In the following visualisations, I intend to portray somewhat of a graphical rendition of the reaction the American government had to 9/11, how this then led to the War on Terror, and the subsequent actions and reactions that happened shortly after that, in an attempt to leave people with scope to carry on the story as far as their imaginations will let them. It is very hard to judge a precise cause and effect when it comes to human behaviour, which is why I will not stray from the statistics I have. I have even found the need to make various inferences within my timeline, so as you read this article I encourage you to let your mind wander as to what reactions you think America’s actions have caused, with regards to displacement, refugees, and subsequent retaliations.
These visualisations are designed to be minimalist, slightly dramatic, but most of all, thought invoking from a glance, without the need of too much scrutiny or analysis on the reader’s behalf.
At first I found it hard to locate information about death-tolls in the Middle-East, as most government archives that were largely restricted, if not completely blocked. However, after some time I stumbled upon an Open Source initiative, Iraq Body Count Project (IBC). This project appealed to the public in order to help calculate the total body count from the Iraq War (started in 2003 following the 2001 attacks on the Twin Towers, and largely believed as the beginning of the War on Terror). https://www.iraqbodycount.org provided me with the information I needed in order to visualise the amount of Iraqi deaths directly resulting from combat, but also the deaths which occurred indirectly as a result of the war (medical, lack of transport, poverty, lack of aid etc).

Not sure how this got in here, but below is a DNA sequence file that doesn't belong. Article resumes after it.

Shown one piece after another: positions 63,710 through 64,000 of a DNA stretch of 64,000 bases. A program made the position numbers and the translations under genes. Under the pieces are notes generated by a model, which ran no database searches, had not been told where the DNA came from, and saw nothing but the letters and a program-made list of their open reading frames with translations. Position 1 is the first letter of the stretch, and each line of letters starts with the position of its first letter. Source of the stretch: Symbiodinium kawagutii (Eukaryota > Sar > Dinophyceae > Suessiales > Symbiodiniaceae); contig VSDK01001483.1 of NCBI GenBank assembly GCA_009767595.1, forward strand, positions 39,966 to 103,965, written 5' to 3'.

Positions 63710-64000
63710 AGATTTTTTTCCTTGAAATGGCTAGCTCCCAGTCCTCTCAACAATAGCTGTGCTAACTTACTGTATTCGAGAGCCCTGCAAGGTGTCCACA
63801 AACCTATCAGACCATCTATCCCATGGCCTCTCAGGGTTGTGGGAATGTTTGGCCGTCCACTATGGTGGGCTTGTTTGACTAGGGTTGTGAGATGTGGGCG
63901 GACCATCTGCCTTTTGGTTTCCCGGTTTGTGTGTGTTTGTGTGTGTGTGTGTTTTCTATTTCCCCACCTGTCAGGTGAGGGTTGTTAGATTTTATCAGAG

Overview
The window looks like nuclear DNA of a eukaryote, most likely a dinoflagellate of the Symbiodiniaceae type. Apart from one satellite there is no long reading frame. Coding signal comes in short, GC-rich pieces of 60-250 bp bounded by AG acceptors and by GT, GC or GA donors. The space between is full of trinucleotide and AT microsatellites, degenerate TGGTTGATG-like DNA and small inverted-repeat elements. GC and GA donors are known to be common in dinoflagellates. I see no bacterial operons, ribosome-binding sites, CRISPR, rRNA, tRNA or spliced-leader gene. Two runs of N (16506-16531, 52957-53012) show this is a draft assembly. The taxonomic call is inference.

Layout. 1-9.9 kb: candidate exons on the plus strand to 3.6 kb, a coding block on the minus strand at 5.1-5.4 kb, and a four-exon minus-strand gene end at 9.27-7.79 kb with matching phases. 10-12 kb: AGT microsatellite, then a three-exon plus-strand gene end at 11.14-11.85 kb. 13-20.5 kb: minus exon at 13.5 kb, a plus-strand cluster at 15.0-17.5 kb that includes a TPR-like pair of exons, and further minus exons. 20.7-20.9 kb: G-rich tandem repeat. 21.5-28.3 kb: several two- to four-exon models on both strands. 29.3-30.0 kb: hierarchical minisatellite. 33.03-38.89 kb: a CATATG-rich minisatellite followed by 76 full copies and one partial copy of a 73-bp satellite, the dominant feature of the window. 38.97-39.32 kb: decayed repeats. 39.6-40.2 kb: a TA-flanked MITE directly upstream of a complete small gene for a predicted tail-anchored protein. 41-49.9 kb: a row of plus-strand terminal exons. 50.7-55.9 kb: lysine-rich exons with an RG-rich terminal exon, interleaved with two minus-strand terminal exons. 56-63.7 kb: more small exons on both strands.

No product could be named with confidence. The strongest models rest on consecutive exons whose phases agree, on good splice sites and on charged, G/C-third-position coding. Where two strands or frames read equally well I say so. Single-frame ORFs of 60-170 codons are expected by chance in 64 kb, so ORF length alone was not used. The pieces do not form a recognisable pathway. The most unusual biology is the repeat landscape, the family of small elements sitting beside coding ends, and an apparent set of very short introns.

Finding statistics on the death-toll from 9/11 was not nearly as difficult as finding the Iraqi death-toll, possibly due to the large Western media coverage that the attack received from 2001 onwards. A full list of both civilian and combatant deaths is available at 9-11heroes.us, which is where I extracted my data set from.
Once I had collected the data, I converted it to a CSV format and then inputted it into RAW in order to visualise it. I found RAW very useful as it provided many options of how to visualise the data so that I could find a style that portrayed it clearly with minimal labelling, so as to avoid my data looking too ‘busy’. Along with RAW’s simple layout and customisability, I found it to be a very suitable tool for what I wanted. I would have preferred to have a bit more freedom with manipulation within the graphs, from things as simple as different fonts, as far as the possibility of making the visualisation interactive. I did attempt to write my own data visualisation program in Processing, but I found that it was taking too long to deem feasible. Despite my negativity about the tool, I am happy with the results I have, I feel that the end result captures the drastic differences in death-tolls even at first sight, a trait which I hold at an upmost importance in any form of visualisation.
Below is a visualisation of how the death-tolls between the two events compare. I will at this point state that I am making an inference that the invasion of Iraq was a subsequent effect of the 9/11 terrorist attack and thus worthy of a side-by-side comparison.
As for the subsequent refugee crisis that followed in the years after the invasion of Iraq, I found a data set, last updated in 2014 at watson.brown.edu, that provided me with the information I needed in order to make a visualisation of the different countries/continents that the 1.9 million  Iraqi refugees fled to in the wake of the war. As before, I converted the data to an CSV format and used RAW again in order to portray it.
As I suggested in my opening paragraph, I encourage you, the reader, to let your mind wander in so far as it will allow about the possible chain reactions that America has caused with the invasion of Iraq, the subsequent displacement, and more recently, their invasion in Syria and in turn, the Syrian refugee crisis that now faces the rest of the world. I am not implying that all of these events are a direct cause of the war in Iraq, and some may in fact not be linked even indirectly. What I am implying is that when I saw these statistics, and these visualisations, I couldn’t help but jump to various conclusions, as any mind would. These visualisations are not intended to be slanderous, but instead invoke a mental exploration as to the cause and effect of the actions of the people we consider to be majorly involved in the War on Terror.